John Robinson scored an interview with award-winning author, Steven James, creator of the Patrick Bowers series. This is Steven's second appearance on AuthorCulture--the first time, "Interview with Psychological Thriller Author, Steven James" was after release of The Pawn, book five of the Bowers series. That book went on to win the 2012 Christy award for the suspense genre. September 4th, his newest in the series released: Opening Moves, and like all his other, this one promises to be a winning seat-edger.
I’m a tortilla eating, coffee drinking, trail running, once-in-a-while starving artist writer. I’m privileged to have a bachelor’s degree in outdoor recreation (read: playing) and a master’s degree in storytelling (yes, I’m not making that up).
You're a very fascinating guy! Introduce us to your books.
I’ve written a variety of fiction and nonfiction books over the years, spanning inspirational to fantasy to instructional—and even prayer books—and now I write psychological suspense novels. It’s all up there in my head somewhere and I need to get it out.
Those sound great. So tell me, is it a hard line to walk to write fiction featuring gritty, hard-core material, yet fusing it with a theme of spiritual healing or redemption?
Well, I believe that tension lies at the heart of fiction so if you strive to get a message across, or if you start with an answer, you undermine the very medium you are using to convey it. So, I explore moral dilemmas and try to ask big questions in my fiction rather than trying to write agenda-driven stories. I find that when you write crime novels it’s natural to explore issues of good and evil, life and redemption, God, meaning, justice, and so on. I think it’s our role as authors to explore the truth about the world, and as a Christian, I can’t help but come at that from the perspective that every moment has meaning, and redemption is available to all, no matter how far we have fallen.
|On the range with an M4 Carbine|
Interestingly enough, I do. I write stories with lots of energy, suspense and testosterone, but there is always a family-element and a romance, and I have a feeling those aspects of the stories appeal more to my female readers.
Steve, do you remember when you first decided that you wanted to write for publication? Was that always your goal?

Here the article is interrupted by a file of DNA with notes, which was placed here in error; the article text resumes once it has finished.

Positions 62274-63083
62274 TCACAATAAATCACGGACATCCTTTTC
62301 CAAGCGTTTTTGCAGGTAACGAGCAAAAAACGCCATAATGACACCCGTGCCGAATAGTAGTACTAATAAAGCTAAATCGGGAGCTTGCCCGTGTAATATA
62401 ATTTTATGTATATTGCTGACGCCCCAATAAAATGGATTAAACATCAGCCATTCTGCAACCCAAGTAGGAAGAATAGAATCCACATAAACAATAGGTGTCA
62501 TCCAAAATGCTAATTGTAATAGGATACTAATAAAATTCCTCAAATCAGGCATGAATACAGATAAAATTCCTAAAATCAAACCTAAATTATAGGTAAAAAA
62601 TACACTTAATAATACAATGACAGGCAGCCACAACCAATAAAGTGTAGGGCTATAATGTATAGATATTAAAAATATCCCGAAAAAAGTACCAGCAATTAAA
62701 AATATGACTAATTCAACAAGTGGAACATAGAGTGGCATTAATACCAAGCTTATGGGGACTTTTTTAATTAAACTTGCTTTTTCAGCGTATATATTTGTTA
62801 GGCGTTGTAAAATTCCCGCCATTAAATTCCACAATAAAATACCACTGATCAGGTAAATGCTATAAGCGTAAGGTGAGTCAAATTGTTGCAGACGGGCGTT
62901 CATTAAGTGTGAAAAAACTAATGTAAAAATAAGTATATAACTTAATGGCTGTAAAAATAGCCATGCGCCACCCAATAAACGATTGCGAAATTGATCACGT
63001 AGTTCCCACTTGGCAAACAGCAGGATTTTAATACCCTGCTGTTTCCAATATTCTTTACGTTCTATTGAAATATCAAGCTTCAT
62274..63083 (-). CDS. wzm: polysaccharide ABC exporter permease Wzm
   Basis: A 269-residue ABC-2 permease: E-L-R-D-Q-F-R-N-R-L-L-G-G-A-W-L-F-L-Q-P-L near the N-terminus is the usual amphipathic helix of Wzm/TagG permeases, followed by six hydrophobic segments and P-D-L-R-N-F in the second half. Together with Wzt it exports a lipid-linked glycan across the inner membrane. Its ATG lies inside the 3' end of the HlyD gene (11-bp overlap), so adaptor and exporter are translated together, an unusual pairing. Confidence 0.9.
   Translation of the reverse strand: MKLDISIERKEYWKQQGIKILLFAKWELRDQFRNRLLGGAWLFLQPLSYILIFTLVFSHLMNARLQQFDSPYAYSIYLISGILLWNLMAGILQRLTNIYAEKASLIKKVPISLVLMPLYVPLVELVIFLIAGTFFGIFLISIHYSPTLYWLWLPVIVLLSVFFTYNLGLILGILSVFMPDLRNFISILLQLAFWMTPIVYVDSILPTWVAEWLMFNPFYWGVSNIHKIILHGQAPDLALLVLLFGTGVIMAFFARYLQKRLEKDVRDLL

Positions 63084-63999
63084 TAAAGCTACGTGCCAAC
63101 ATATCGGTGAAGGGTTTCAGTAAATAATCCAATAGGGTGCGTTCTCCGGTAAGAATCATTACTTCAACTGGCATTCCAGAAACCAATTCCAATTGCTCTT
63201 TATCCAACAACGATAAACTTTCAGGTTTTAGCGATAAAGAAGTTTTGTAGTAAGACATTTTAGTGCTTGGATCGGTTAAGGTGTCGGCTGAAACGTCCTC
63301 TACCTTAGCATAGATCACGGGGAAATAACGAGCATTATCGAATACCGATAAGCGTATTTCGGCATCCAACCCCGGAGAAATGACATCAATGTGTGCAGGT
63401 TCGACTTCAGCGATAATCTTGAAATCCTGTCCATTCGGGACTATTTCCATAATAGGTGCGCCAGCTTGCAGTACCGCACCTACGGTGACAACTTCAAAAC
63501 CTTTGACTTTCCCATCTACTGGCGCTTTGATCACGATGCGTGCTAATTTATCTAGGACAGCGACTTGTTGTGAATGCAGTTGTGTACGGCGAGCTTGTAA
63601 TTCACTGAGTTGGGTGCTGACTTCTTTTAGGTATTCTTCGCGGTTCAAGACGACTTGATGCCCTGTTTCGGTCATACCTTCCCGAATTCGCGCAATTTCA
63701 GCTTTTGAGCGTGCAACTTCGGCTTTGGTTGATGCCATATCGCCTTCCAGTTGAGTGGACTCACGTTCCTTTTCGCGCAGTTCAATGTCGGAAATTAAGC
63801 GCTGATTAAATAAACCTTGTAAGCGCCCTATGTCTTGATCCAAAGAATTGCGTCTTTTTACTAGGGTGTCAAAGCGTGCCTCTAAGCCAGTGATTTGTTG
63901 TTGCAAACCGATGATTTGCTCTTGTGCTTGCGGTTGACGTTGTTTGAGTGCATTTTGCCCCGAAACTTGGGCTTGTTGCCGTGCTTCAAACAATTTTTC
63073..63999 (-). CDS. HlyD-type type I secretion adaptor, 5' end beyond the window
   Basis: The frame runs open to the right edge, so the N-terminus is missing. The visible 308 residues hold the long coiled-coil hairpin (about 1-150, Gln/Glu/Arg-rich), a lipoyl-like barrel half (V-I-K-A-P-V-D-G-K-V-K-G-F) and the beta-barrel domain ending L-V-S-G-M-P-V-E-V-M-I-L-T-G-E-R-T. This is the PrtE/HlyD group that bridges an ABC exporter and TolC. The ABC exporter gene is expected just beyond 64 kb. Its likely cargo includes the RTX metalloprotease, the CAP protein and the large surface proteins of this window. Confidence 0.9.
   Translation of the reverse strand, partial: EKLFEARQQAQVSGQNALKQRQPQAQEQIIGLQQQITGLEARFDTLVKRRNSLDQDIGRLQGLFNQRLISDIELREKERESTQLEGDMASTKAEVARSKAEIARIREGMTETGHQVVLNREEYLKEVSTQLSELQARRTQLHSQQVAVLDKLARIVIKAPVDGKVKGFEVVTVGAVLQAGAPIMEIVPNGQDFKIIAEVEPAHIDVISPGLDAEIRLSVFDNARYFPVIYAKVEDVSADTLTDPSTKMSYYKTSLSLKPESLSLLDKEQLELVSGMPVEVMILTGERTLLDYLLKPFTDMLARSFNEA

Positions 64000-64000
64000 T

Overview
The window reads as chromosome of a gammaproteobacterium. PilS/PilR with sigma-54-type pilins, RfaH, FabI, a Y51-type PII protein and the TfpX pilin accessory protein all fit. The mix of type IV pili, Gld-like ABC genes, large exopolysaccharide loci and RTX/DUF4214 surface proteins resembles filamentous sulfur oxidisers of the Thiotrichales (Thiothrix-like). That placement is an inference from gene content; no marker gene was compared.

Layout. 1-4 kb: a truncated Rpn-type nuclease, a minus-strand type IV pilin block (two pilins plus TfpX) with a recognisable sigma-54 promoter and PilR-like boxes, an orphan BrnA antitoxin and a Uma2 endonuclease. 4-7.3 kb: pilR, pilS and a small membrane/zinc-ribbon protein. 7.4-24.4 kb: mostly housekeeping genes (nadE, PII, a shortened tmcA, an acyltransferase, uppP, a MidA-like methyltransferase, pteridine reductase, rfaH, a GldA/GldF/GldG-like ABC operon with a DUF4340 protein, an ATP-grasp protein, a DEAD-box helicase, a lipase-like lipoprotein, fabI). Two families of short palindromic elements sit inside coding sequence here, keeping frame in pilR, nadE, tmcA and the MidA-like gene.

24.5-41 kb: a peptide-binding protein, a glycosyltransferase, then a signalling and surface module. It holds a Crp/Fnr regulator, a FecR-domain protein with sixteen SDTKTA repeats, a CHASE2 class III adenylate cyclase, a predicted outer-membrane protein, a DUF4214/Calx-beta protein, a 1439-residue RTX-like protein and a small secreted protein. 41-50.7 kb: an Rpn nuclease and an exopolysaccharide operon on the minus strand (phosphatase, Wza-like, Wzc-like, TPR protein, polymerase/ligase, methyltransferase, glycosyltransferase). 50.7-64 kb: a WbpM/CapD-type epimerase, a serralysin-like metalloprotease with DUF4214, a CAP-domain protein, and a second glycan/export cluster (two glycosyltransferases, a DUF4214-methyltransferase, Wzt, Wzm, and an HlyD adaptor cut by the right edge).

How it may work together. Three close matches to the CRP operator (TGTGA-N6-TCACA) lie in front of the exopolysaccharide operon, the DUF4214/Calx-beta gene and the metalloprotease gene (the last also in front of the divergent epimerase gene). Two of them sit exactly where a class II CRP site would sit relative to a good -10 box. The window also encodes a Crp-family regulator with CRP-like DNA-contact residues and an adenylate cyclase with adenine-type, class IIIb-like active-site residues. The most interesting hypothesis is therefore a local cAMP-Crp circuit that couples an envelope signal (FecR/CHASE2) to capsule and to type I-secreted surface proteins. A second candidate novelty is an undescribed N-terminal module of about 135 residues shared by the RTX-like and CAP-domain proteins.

I have always been a storyteller at heart but never really embraced the dream of being a storyteller until I was in my late twenties. I don’t recall a specific moment, but I do remember being drawn in this direction for a long time—without knowing what it would look like to live this life, but interested in finding out. Then I recalled this story Jesus told about a master giving out talents (that is, gold pieces) to three servants. He chastised the one who didn’t put the money to work and valued those who risked all to honor their master. When I thought of that story, I realized it was true for me—not that God had given me gold, but that he had given me ideas and I couldn’t bury them. So, I started throwing them out to the world, hoping in some way to honor the master who gave them to me.
Tell us about your first contract and how that came about. I always love to hear writer’s stories of how they first got published.
At a conference I met a man who worked at a publishing company. He knew that I traveled around speaking at events, and as we became friends he encouraged me to submit a proposal to his associates. I did, they offered me a contract, and I was on my way. Moral of the story: networking really is the key to making things happen.
Do you (or did you) have someone in your life who was an inspiration in your pursuing writing?
My uncle always told us stories when I was a boy and that impacted me, drew me to the idea of telling stories. Others encouraged me along the way, but I always look back at him as the one who first inspired me to be a storyteller.
I’m finishing up the Patrick Bowers series and have launched a new series of thrillers that will begin to release this fall. Next year, I’ll be starting a youth series and a book on novel writing. Lots on my plate. But I like it best that way.
Thanks so much for being with us here today. Steve; we really appreciate it. I do have one last question. What would be your advice to someone just trying to break into publishing in this day and age?
Tell better stories than anyone else. Grab readers’ attention, draw them in emotionally, and escalate the tension so much that they won’t want to put the book down. With anyone and everyone publishing their own e-books, it’s a strange time in the history of publishing, but I believe that the cream will rise to the top.
You can find Opening Moves, and all of Steven's books anywhere books are sold.